Corruption as Presented in the Lithuanian Internet Media

Author:Aleksandras Dobryninas, Mindaugas Gilaitis

The article focuses on content analysis of corruption-related publications released by Lithuanian Internet media. The authors present findings from structural and semantic analysis of the online publications on corruption issues that appeared during 2015 via two influential Internet portals: and These findings are interpreted in the context of official statistical data... (see full summary)

Aleksandras Dobryninas Mindaugas Gilaitis
Centre for Criminology Studies Centre for Criminology Studies
Vilnius University Vilnius University
Corruption as Presented
in the Lithuanian
Internet Media*1
1. Introduction
In the modern information age, citizens’ perceptions and evaluation of corruption, as well as of many other
social problems, are based not only on personal experience but also on the subject’s presentation in the
mass media. Media have become a natural actor taking part in constructing the public discourse on cor-
ruption, shaping attitudes towards corrupt persons, and illuminating and promoting possible measures for
tackling and preventing the spread of corruption through society. Although Lithuania belongs to the group
of countries in which the level of perceived corruption is assessed as rather positive*2, themes related to
corruption are very popular in the Lithuanian mass media. Early on, the rst diagnostic survey in the ‘Map
of Corruption in Lithuania’ series, conducted regularly since 2001, demonstrated that more than half of the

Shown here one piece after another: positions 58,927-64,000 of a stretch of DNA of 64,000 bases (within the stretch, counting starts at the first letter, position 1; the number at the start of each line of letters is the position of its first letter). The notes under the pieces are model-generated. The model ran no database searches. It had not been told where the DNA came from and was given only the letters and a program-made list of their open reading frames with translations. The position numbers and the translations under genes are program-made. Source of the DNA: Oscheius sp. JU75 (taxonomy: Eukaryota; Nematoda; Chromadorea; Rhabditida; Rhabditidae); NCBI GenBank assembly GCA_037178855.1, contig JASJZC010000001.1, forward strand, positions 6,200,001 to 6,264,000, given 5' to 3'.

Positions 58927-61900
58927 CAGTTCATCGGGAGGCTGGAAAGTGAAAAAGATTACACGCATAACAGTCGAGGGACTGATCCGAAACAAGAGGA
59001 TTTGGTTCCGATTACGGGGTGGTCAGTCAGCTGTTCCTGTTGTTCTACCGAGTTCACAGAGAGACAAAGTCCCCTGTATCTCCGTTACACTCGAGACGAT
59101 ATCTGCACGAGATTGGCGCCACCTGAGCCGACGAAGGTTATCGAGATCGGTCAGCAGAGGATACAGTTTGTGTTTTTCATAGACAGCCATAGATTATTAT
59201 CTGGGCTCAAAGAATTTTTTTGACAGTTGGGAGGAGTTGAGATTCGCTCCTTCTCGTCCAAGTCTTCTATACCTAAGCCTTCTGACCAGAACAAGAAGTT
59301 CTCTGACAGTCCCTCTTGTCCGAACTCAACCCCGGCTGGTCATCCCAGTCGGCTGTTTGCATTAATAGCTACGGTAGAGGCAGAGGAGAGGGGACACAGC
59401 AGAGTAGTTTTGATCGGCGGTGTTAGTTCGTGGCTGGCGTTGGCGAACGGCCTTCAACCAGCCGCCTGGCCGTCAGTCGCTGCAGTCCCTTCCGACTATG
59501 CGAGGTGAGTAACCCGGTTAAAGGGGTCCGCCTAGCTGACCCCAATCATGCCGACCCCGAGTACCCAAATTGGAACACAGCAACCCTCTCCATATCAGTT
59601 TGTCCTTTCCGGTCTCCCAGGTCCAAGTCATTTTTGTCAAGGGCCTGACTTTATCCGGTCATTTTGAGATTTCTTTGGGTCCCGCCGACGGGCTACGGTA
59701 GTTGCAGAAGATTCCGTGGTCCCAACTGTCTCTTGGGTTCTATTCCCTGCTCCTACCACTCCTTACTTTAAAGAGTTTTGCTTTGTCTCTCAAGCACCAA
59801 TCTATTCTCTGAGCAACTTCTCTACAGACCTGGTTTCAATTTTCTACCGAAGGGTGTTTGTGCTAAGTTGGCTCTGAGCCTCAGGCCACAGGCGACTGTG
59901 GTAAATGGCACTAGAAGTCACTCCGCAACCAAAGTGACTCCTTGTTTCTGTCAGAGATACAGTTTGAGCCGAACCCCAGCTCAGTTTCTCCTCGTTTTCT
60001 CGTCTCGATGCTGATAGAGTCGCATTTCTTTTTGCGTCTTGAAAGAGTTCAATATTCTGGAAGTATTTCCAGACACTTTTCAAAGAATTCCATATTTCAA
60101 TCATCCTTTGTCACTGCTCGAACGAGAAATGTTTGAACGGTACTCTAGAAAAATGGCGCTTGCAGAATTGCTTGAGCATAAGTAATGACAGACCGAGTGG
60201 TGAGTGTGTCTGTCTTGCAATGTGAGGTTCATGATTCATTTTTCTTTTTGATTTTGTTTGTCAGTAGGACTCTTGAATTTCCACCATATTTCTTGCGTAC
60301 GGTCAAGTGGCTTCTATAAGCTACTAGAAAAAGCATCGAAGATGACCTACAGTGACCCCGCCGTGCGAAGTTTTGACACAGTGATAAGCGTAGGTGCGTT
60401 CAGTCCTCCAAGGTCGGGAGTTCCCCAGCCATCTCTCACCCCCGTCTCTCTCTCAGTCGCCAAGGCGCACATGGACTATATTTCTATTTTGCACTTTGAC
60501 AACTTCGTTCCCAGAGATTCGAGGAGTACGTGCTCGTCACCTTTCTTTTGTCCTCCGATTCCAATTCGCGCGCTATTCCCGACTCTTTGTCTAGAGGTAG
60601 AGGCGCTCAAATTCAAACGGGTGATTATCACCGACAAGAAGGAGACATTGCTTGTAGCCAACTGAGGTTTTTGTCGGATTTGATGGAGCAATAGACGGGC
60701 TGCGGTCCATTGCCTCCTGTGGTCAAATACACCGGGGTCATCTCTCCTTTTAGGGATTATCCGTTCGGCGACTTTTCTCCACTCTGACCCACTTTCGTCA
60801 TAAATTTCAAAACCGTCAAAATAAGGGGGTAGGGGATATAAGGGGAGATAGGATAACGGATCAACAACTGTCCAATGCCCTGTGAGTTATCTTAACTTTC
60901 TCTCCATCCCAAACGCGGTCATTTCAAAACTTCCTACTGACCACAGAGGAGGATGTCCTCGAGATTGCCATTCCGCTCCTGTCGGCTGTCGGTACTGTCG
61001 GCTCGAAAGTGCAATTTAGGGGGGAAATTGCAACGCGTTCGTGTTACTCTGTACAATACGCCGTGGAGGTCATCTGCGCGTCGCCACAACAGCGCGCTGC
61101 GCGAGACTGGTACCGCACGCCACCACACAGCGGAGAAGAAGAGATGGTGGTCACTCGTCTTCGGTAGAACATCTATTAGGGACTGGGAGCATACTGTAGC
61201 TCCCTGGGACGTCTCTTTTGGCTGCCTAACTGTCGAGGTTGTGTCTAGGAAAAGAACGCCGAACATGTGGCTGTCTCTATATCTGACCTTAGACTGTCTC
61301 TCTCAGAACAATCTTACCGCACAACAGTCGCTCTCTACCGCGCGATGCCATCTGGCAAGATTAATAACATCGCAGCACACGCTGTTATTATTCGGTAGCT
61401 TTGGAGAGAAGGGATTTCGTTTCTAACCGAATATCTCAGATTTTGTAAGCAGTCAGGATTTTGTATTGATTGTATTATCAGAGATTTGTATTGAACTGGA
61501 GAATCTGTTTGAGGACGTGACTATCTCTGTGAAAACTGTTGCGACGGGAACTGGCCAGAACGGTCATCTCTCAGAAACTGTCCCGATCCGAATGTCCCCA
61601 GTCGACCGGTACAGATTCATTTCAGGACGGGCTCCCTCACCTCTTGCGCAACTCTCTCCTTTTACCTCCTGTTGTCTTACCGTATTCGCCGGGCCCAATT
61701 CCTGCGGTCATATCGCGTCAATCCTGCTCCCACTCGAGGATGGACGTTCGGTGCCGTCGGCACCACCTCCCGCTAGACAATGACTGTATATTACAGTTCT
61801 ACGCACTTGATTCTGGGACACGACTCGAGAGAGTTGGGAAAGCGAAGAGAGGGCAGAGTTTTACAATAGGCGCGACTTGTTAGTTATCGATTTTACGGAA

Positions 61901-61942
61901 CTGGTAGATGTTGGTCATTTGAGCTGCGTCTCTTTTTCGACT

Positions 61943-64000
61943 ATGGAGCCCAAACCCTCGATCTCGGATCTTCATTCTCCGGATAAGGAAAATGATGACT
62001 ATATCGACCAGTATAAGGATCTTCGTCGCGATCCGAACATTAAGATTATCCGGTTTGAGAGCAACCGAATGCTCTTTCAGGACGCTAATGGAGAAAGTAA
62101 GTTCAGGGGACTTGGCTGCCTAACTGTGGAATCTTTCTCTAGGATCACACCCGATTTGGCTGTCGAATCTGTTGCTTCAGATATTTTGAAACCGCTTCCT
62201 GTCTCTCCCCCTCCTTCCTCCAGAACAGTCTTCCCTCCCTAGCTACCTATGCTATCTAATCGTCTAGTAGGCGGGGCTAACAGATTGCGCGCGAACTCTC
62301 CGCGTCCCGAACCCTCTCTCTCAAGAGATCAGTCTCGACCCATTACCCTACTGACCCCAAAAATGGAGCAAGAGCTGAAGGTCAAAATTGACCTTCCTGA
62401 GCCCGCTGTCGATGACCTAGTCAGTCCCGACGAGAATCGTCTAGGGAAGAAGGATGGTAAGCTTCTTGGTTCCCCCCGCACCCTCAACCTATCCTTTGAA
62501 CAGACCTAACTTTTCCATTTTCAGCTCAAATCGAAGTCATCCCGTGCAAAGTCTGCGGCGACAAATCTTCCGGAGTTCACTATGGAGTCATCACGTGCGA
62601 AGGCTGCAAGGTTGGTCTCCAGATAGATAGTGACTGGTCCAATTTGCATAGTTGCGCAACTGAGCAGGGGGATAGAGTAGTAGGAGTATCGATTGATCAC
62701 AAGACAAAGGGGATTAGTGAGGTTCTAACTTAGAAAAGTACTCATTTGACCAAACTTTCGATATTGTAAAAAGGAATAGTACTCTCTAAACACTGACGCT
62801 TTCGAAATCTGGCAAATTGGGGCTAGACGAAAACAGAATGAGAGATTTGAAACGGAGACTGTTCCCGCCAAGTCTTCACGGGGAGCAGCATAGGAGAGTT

Lithuanian population considered the media to be the source of information that allows forming ‘the most
reliable opinion about the scale of corruption in Lithuania’. Television was cited as the most reliable source
among media-centred means.*3
However, the situation has changed radically since then. While in 2001–2003 the second and third
most reliable sources of information were considered to be ‘personal experience’ and reports from ‘friends,
acquaintances’, the second-place spot behind television in 2016 was occupied by the Internet, which had
been statistically ‘invisible’ in previous years. Personal experience or the experiences of relatives and peers
today is considered to be less important than, and not as reliable as, the information obtained via other
means, stemming from media sources*4. These changes provide empirical support to the idea that the
majority of Lithuanian society follows the general trends of the information society.
The ‘informational’ character of Lithuanian society can be illustrated well by the results of the Annual
Review of Media Surveys. According to the 2015 survey in this series, in the period 2014–2015, the overall
percentage of citizens of Lithuania using the Internet underwent no changes, remaining at 75%. Meanwhile,
The article has been prepared within the framework of a project titled ‘Social Context of Corruption: An Analysis of Macro,
Meso and Micro Level Factors’, which is funded by the Research Council of Lithuania (MIP-/).
For example, the Transparency International Corruption Perceptions Index (CPI) for Lithuania over the last few years has
been around  on a scale of (‘highly corrupt’) to  (‘very clean’); see Transparency International. Corruption Percep-
tions Index. Available at (most recently accessed on ..).
Lithuanian Map of Corruption . Vilnius: Eugrimas , pp. , .
Lietuvos korupcijos žemėlapis  [‘Lithuanian Map of Corruption ’]. Available at
soc_tyrimai/_Korupcijos_zemelapis_ataskaita.ppt (most recently accessed on ..) (in Lithuanian).

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